Weber spent most of the year 1810 in Darmstadt, where he again met Vogler and Meyerbeer. Vogler’s severe artistic instructions were of great value to Weber in curbing his extravagance, and impressing on him that restraint was one of the most valuable factors in art. What Vogler thought of Weber we learn from a letter in which he writes: “Had I been forced to leave the world before I found these two, Weber and Meyerbeer, I should have died a miserable man.”
It was about this time, while visiting Mannheim, that the idea of “Der Freischutz” first entered his mind. His friend the poet Kind was with him, and they were ransacking an old book, Apel’s “Ghost Stories.” One of these dealt with the ancient legend of the hunter Bartusch, a woodland myth ranking high in German folk-lore. They were both delighted with the fantastic and striking story, full of the warm coloring of Nature, and the balmy atmosphere of the forest and mountain. They immediately arranged the framework of the libretto, afterward written by Kind, and set to such weird and enchanting music by Weber.
In 1811 Weber began to give concerts, for his reputation was becoming known far and wide as a brilliant composer and virtuoso. For two years he played a round of concerts in Munich, Leipsic, Gotha, Weimar, Berlin, and other places. He was everywhere warmly welcomed. Lichten-stein, in his “Memoir of Weber,” writes of his Berlin reception: “Young artists fell on their knees before him; others embraced him wherever they could get at him. All crowded around him, till his head was crowned, not with a chaplet of flowers, but a circlet of happy faces.” The devotion of his friends, his happy family relations, the success of his published works, conspired to make Weber cheerful and joyous beyond his wont, for he was naturally of a melancholy and serious turn, disposed to look at life from its tragic side.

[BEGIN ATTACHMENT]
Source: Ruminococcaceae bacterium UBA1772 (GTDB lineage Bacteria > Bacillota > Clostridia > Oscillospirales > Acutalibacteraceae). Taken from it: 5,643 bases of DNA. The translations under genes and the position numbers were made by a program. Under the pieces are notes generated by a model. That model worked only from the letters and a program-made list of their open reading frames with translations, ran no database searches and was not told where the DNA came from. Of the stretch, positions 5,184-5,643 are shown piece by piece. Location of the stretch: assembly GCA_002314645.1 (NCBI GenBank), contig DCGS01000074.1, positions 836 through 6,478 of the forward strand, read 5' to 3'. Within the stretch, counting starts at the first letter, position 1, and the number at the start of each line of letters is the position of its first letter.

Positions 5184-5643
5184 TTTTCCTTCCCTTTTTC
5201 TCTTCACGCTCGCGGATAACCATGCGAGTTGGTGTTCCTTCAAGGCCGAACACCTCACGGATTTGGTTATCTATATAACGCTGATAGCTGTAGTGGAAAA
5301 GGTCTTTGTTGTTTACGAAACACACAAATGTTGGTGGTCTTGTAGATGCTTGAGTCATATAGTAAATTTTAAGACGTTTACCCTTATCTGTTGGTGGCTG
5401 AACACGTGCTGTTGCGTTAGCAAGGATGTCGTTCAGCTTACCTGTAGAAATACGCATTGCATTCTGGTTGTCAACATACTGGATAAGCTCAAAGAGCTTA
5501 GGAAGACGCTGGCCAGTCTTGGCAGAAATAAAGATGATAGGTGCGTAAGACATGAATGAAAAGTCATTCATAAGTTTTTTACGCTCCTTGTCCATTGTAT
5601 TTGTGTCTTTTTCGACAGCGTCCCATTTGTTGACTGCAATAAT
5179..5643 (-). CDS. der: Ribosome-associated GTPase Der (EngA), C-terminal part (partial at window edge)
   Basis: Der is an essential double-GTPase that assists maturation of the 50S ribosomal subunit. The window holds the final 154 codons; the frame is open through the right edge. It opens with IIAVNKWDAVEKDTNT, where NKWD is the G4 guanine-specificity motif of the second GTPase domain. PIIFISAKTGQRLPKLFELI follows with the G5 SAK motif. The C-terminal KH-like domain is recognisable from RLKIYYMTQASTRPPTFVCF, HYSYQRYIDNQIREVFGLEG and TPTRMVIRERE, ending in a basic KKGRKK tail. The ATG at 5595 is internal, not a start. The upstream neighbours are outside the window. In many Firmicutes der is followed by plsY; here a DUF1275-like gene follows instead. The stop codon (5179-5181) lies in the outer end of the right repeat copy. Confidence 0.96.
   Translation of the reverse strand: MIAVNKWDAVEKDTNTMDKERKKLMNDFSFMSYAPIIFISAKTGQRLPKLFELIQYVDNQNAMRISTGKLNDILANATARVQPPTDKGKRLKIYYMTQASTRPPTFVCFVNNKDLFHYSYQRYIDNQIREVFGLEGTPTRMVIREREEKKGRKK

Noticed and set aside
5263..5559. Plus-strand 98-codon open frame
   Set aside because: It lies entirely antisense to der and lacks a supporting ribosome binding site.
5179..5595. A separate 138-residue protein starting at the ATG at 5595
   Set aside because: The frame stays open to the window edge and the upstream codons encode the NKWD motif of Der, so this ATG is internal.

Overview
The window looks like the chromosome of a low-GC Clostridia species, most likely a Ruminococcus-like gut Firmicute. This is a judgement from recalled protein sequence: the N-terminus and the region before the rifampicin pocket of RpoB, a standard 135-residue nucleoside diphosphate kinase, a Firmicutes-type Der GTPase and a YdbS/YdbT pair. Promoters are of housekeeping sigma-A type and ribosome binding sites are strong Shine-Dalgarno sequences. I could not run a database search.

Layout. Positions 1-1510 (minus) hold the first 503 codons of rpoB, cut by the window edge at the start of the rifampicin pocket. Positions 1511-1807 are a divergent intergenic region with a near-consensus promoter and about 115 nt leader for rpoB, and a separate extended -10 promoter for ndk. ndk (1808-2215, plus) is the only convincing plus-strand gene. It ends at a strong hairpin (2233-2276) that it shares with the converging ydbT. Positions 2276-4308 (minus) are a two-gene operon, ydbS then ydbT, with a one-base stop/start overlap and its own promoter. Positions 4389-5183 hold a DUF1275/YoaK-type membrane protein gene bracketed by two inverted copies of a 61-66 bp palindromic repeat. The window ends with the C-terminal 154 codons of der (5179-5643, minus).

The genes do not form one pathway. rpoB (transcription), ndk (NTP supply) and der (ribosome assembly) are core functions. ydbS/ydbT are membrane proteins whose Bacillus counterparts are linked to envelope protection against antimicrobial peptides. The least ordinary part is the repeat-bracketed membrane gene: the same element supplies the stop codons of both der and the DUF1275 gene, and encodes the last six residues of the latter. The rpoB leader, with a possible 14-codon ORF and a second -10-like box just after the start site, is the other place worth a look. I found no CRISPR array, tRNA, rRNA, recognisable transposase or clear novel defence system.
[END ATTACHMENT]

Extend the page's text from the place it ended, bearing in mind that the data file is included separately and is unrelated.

In 1813 he was called to Prague to direct the music of the German opera in that Bohemian capital. The Bohemians had always been a highly musical race, and their chief city is associated in the minds of the students of music as the place where many of the great operas were first presented to the public. Mozart loved Prague, for he found in its people the audiences who appreciated and honored him the most. Its traditions were honored in their treatment of Weber, for his three years there were among the happiest of his life.
Our composer wrote his opera of “Der Freischuetz” in Dresden. It was first produced in the opera-house of that classic city, but it was not till 1821, when it was performed in Berlin, that its greatness was recognized. Weber can best tell the story of its reception himself. In his letter to his co-author, Kind, he writes: